FILM REVIEW: Whiplash (2014)

By Francis Cabal


Imagine, you’re a 19-year-old jazz drummer in one of the top music schools in your country. You just wanted to be the best, and then you meet the perfect foil: a hard-as-nails music teacher who’s willing to do anything (and I do mean anything) to push his students to be the best they can be. Do you succumb to the pressure, or do you take the abuse because for some reason, you believe that the end justifies the means and that the method *somehow* works?

That’s pretty much the main crux behind the drama of “Whiplash”, Damien Chazelle’s sleeper hit of 2014. No need to talk more about the film’s synopsis because the above paragraph is pretty much a spoiler-free approximation of the film’s story. Miles Teller stars in the film as Andrew Neiman, the 19-year-old jazz drummer in question. Teller is joined by character actor J.K. Simmons (who won a Golden Globe for his work in the film) as music teacher/jazz musician, Terence Fletcher. And while the film has a good supporting cast which includes Paul Reiser (among others), it’s that chemistry between Teller and Simmons that provides the spark for the film.

There’s a sense of tension and foreboding that is there throughout the film, even though it’s just a film about music. Ok, wait… let me rephrase that. It’s not just a film about music. It’s a film about being the best, about pushing yourself to the limits, and about whether or not success is worth all the abuse and punishment and sacrifice that you must endure in order to get to the top.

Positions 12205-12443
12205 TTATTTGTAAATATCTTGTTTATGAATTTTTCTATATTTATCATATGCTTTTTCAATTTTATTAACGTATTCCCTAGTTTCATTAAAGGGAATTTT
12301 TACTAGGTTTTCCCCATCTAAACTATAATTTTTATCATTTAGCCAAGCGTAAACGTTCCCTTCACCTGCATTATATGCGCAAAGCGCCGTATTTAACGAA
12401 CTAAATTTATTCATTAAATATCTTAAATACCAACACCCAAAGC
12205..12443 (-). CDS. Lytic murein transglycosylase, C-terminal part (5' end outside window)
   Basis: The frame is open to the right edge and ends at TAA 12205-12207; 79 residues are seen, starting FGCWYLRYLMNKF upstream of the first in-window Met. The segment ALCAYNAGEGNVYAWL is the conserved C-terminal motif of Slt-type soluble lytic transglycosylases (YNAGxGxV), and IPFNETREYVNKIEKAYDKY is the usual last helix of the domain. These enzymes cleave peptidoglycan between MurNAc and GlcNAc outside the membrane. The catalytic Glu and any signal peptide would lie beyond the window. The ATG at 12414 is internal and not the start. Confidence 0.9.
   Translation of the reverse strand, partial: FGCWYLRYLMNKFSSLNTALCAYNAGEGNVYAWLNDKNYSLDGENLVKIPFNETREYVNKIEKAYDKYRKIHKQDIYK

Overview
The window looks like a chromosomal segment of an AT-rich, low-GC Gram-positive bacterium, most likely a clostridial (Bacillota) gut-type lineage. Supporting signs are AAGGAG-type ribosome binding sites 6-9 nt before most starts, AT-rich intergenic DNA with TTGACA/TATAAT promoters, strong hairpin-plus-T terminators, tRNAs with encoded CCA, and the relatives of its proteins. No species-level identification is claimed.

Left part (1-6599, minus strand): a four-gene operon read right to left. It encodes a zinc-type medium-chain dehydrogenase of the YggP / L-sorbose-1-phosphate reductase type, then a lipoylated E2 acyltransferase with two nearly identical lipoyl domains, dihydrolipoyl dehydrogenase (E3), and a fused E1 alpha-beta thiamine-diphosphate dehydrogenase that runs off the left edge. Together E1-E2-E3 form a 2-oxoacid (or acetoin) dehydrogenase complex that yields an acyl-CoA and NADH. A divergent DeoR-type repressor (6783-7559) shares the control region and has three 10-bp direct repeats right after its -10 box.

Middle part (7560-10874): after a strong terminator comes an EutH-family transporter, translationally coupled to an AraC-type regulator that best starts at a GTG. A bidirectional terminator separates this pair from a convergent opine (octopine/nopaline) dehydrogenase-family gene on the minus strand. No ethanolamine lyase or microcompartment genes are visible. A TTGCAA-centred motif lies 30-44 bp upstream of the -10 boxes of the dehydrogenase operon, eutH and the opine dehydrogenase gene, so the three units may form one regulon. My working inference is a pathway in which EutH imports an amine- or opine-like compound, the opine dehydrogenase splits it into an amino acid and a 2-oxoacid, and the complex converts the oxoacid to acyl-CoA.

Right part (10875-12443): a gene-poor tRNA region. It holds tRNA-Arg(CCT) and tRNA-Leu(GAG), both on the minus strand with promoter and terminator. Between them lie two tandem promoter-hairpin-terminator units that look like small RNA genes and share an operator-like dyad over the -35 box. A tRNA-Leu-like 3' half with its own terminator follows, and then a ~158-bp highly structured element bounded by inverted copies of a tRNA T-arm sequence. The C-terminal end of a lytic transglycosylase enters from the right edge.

Those are heady questions, and while the film doesn’t necessarily give us a definite answer, it does make us think about these things. And the conclusion is satisfying enough to make the experience enjoyable.

“Whiplash” is an achievement for so many reasons. Not only is it one of the best films of 2014, but it was done by a first-time filmmaker in the span of a couple of weeks. This is a labor of love for Chazelle, who admits that the story is partly autobiographical.

It’s worth seeing the film for its technical achievements and for the acting by Teller and Simmons. And while it’s a good film about jazz and music in general, you should really think about it as a film about obsession. Don’t think of it as a feel-good movie about the triumph of the human spirit. Think of it as a Hitchcockian fable about the dark and potentially painful side of following your dream. Perhaps you’ll enjoy it more.


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